Tips Campaign Matte Article for Military Service Members and Veterans

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CDC’s Tips From Former Smokers Campaign Airing a New Round of Hard-Hitting Commercials

The Centers for Disease Control and Prevention’s (CDC) Tips From Former Smokers® (Tips®) campaign returns with new hard-hitting ads. The campaign features real people impacted by the serious long-term health effects of smoking and secondhand smoke exposure. The Tips campaign also tells the stories of family members who take care of a loved one living with a smoking-related disease.

Many of this year’s new ads include messaging about the harms of menthol cigarettes and the tobacco industry’s marketing to many communities. Tobacco companies add menthol to commercial tobacco products to make them seem less harsh and more appealing to people who have never used cigarettes. People who smoke menthol cigarettes can be less likely to successfully quit than people who smoke non-menthol cigarettes.

Tobacco companies aggressively market menthol-flavored tobacco products to different groups of people. This marketing contributes to certain groups being more likely to smoke menthol cigarettes than other groups. Young people, racial and ethnic minority groups, LGBTQ+ people, women, people with a low income, and people with mental health conditions are more likely to smoke menthol cigarettes than other population groups.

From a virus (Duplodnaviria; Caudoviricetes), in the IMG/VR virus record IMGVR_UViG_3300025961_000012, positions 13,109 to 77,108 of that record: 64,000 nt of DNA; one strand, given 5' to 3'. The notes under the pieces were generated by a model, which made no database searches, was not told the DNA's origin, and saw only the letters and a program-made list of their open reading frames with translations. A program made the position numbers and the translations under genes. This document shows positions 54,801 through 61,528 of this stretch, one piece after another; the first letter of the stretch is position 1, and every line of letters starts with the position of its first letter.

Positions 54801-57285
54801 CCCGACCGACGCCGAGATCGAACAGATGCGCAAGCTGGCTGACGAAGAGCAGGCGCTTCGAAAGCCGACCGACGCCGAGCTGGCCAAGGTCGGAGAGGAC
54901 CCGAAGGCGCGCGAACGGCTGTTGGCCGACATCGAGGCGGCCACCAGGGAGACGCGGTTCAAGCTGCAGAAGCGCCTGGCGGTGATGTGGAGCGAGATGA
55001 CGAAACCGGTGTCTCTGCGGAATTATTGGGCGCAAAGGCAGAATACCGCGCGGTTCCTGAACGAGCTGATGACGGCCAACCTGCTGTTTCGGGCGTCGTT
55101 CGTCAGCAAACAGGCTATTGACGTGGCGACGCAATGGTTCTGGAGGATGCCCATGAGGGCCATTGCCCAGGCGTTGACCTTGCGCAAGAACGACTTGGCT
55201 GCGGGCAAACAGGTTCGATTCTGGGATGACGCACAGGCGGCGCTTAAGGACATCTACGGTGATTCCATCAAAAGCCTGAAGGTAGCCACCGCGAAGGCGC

Cigarette smoking among U.S. adults who serve in the military is higher than it is among the civilian population. During 2010-2015, more than 1 in 5 (21.6%) veterans in the United States reported currently smoking cigarettes. In 2018, 14.6% of veterans enrolled for care reported current cigarette smoking. In comparison, an estimated 12.5% of all U.S. adults currently smoked cigarettes in 2020.

Ethan B. is a military veteran who is sharing his story in this year’s Tips campaign. Ethan grew up seeing ads that made him think smoking cigarettes was “cool.” “I wanted to look cool and be cool,” Ethan said.

He suffered two strokes as a result of smoking. The strokes damaged his memory, and he sometimes forgets how to use everyday things, like a microwave. “I quit smoking, and then I became more conscious of how valuable and precious life is,” Ethan said. “I am not going to increase my odds of ever having another stroke.”

The new campaign ads air beginning February 5, 2024, and run through September 22, 2024.

“The Tips ads show the challenges real people face every day as a result of smoking in a way that statistics cannot,” said Deirdre Lawrence Kittner, PhD, MPH, Director of CDC’s Office on Smoking and Health. “We are grateful to all of the people featured in the Tips campaign for sharing their personal stories about how smoking has negatively impacted their lives. By providing information, resources, and motivation, the Tips campaign has helped save lives.”

CDC launched the first federally funded national tobacco education campaign, Tips, in March 2012. From 2012–2018, CDC estimates that approximately one million people successfully quit smoking and millions more tried to quit because of the Tips campaign.

Quitting Help

Veterans receiving health care through the U.S. Department of Veterans Affairs (VA) can access the VA quitline at 1-855-QUIT-VET (1-855-784-8838).

Active duty and retired service members and their families can access cessation counseling, cessation medicines, quitlines, and other services through TRICARE coverage and U.S. Defense Department programs.


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